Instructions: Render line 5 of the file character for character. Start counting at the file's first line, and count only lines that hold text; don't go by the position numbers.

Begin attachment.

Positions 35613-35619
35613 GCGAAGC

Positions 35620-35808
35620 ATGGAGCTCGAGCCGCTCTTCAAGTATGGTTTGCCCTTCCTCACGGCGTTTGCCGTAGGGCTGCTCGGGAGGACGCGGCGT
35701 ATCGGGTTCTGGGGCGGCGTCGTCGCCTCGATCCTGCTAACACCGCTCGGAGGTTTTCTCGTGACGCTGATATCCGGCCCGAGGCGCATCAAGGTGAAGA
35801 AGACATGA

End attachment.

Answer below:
35701 ATCGGGTTCTGGGGCGGCGTCGTCGCCTCGATCCTGCTAACACCGCTCGGAGGTTTTCTCGTGACGCTGATATCCGGCCCGAGGCGCATCAAGGTGAAGA